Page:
In recent years, research on higher education has increasingly examined the realities of internationalisation, with a particular focus on international students’ experiences and internationalisation at home programs. These studies have explored the friendships of international students, including their relationships with both locals and internationals from other countries. However, local students’ perspectives and experiences of friendship are largely absent from this literature. The few accounts examining local students’ lives explicitly focus on improving their cross-cultural knowledge and engagement, or on rare cases of local–international student friendships. The overriding assumption in this literature is that the understandings and social practises of local students are major barriers to their relationships with internationals. This paper addresses this gap by exploring local students’ perspectives on the absence of friendships with their international peers. We utilise findings from a research project on internationalisation at home, involving interviews and focus groups with local and international students and staff at an Australian university. Focusing on locals’ discussions of potential friendships with internationals, we propose that these missing friendships are an important area of study. We find that these friendships are missing for several interrelated reasons: local–international friendships are considered unnecessary and are therefore unimagined by locals, who tend to assume that similarity and affinity naturally lead to friendships, and the structures and spaces that might facilitate friendships are absent. Ultimately, uncovering why these friendships are missing sheds fuller light on how relationships might be facilitated, potentially informing and improving universities’ internationalisation initiatives.
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The University of Western Australia is located in Perth, Western Australia, known as the most isolated city in the world. Despite Western Australia taking up about a third of the Australian land mass, over 79 % of the state’s residents live in the Perth metropolitan area (Australian Bureau of Statistics 2015).
As of Semester 2, 2016, these units were merged to form Advanced Qualitative Methods: Interviews and Focus Groups. The data reported on in this paper draws only on the 2014 and 2015 units, however.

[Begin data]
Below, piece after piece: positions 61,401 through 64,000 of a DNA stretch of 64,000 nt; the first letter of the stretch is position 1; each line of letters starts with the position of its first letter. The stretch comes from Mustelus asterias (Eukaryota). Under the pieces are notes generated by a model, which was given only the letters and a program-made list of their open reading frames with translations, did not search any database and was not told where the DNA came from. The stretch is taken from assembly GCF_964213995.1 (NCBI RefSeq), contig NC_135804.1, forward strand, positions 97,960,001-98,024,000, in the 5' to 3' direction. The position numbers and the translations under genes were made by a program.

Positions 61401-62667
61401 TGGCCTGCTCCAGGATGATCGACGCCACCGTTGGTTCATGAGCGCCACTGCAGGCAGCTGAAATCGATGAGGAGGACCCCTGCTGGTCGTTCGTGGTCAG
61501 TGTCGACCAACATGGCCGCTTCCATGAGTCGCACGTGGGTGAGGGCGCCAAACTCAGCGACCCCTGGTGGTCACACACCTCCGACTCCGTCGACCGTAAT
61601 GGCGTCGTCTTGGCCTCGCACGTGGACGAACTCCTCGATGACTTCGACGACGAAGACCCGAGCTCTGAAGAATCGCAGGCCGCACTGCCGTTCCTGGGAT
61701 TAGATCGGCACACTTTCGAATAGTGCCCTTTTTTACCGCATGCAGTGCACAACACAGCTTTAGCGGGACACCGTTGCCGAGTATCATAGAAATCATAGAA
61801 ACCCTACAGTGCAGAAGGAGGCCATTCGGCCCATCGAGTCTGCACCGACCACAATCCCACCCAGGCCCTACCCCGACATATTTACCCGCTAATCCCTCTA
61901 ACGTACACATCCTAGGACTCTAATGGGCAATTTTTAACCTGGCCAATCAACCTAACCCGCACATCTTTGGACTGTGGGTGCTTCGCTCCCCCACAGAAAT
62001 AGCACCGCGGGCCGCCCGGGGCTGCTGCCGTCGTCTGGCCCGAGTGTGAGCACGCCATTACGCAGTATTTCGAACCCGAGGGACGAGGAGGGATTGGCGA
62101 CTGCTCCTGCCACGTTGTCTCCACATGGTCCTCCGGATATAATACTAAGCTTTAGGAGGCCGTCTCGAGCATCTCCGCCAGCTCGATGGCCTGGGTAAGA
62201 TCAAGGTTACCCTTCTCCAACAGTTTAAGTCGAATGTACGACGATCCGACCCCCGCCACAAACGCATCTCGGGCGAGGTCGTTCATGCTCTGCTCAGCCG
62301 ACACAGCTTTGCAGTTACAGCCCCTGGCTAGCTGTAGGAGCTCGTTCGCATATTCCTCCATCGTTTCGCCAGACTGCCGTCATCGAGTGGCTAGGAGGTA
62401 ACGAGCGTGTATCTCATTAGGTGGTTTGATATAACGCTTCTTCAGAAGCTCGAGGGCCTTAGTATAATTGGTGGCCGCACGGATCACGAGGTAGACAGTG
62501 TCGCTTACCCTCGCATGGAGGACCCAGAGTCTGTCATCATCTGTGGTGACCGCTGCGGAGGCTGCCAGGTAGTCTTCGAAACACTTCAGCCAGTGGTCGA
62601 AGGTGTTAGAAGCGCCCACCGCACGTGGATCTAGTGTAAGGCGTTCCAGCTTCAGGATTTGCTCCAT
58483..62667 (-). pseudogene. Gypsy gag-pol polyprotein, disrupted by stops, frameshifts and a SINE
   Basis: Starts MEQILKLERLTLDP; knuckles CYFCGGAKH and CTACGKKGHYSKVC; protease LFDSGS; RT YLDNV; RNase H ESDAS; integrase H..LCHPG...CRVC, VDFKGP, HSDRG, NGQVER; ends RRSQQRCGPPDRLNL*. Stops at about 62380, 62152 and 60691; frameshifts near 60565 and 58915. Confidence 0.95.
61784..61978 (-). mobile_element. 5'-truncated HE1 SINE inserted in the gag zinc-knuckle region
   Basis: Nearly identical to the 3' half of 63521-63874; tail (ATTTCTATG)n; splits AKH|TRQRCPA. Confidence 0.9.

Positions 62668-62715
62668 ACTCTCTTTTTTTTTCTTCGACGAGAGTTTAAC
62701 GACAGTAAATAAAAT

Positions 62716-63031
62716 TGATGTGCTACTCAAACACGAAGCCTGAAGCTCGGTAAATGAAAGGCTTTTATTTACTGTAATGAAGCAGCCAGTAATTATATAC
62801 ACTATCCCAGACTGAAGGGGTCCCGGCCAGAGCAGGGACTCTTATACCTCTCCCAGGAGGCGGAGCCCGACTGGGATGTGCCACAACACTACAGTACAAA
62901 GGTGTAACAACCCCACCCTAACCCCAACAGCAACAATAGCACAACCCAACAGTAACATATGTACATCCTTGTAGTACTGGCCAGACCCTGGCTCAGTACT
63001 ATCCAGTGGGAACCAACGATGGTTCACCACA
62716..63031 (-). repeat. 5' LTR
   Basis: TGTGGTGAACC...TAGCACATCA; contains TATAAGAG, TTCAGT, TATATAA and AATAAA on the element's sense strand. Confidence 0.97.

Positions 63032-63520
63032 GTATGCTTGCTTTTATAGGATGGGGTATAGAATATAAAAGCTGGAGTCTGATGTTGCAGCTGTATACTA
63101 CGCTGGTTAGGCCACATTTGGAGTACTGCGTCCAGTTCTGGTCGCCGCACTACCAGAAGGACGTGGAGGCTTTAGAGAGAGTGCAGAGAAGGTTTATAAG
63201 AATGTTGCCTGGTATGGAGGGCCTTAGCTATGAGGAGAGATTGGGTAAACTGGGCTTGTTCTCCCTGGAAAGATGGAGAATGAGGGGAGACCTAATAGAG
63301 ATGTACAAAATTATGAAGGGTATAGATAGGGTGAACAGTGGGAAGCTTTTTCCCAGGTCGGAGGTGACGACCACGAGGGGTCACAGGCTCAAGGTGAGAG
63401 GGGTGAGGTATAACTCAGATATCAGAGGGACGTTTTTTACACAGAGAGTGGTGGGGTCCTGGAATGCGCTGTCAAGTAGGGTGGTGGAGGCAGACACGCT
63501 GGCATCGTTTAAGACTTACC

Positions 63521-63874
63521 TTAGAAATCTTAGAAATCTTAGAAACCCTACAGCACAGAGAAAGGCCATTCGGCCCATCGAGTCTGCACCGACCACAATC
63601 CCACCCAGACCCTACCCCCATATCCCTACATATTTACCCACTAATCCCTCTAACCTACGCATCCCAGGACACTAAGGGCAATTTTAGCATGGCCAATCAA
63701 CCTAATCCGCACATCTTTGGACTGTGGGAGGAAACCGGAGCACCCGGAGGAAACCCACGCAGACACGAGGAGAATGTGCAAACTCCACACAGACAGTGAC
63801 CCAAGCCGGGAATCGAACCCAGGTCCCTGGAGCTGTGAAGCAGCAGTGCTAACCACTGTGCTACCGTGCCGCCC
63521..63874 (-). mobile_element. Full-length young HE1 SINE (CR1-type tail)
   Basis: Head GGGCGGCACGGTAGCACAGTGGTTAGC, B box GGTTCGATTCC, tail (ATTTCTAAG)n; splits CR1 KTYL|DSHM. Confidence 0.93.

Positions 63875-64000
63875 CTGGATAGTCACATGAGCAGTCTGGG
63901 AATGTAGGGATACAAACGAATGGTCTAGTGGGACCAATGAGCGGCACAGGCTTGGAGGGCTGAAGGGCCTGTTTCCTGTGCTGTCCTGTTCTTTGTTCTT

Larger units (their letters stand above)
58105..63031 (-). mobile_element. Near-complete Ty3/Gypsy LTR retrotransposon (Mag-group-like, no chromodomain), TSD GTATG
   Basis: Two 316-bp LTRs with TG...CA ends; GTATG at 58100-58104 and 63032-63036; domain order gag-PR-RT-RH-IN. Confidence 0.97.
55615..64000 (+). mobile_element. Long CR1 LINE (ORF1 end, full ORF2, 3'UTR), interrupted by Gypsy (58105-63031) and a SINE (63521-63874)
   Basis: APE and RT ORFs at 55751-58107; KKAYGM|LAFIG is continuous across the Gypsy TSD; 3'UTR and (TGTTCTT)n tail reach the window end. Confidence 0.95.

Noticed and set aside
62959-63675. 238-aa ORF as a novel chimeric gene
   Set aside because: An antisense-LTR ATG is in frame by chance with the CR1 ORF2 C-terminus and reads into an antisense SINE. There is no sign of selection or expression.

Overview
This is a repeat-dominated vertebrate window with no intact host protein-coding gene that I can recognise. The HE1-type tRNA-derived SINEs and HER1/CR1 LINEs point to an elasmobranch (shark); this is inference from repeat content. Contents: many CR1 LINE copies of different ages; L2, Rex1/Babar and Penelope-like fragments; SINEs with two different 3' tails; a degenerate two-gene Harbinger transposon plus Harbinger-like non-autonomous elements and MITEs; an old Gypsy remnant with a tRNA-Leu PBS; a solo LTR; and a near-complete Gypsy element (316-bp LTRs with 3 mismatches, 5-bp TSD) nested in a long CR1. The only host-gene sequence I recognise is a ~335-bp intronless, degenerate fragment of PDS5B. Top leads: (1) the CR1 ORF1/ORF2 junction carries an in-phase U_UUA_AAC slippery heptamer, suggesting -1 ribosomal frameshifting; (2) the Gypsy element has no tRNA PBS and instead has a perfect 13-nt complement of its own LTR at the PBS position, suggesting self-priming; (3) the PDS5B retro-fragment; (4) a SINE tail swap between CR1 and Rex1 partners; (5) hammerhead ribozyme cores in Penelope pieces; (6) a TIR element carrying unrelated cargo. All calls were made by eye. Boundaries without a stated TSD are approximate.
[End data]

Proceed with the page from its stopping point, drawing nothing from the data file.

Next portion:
For instance, students are required to revise the first draft of their list of interview and focus group questions as well as their participant information sheet. These revisions are based on feedback provided by the lecturers (in this case, the authors). Students also carry out trial interviews and focus groups on their peers, in which peers are required to play particular roles (the role of a shy student, for instance). This is designed to confront students with some of the challenges of conducting interviews and focus groups.
This project was declared exempt from Ethics Review by the University of Western Australia’s Human Research Ethics Office (HREO). Low risk projects centred on teaching and learning research are eligible for such status.
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We wish to thank Narelle McAuliffe, Marie-Eve Ritz, Michael Azariadis, Manonita Ghosh, and Adele Millard for their contributions to the project. Special thanks go to the students who participated in the units, whose findings are featured in this paper. Finally, we are grateful to the project’s 2014 Advisory Group, who offered valuable thoughts and suggestions on the project and its activities. The “Intercultural learning at home: Promoting internationalisation on campus” project was financially supported by a 2014 Alumni Fund Grant from the University of Western Australia.
This project has been declared exempt from Ethics Review by the University of Western Australia’s Human Research Ethics Office (HREO). Low risk projects centred on teaching and learning research are eligible for such status. Permission to use student-researchers’ data was sought and gained, and they have been acknowledged by name where such data appears.
Conflict of interest
The authors declare that they have no conflict of interest.
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McKenzie, L., Baldassar, L. Missing friendships: understanding the absent relationships of local and international students at an Australian university. High Educ 74, 701–715 (2017) doi:10.1007/s10734-016-0073-1
- Cross-cultural engagement
- Local students
- International students
- Internationalisation at home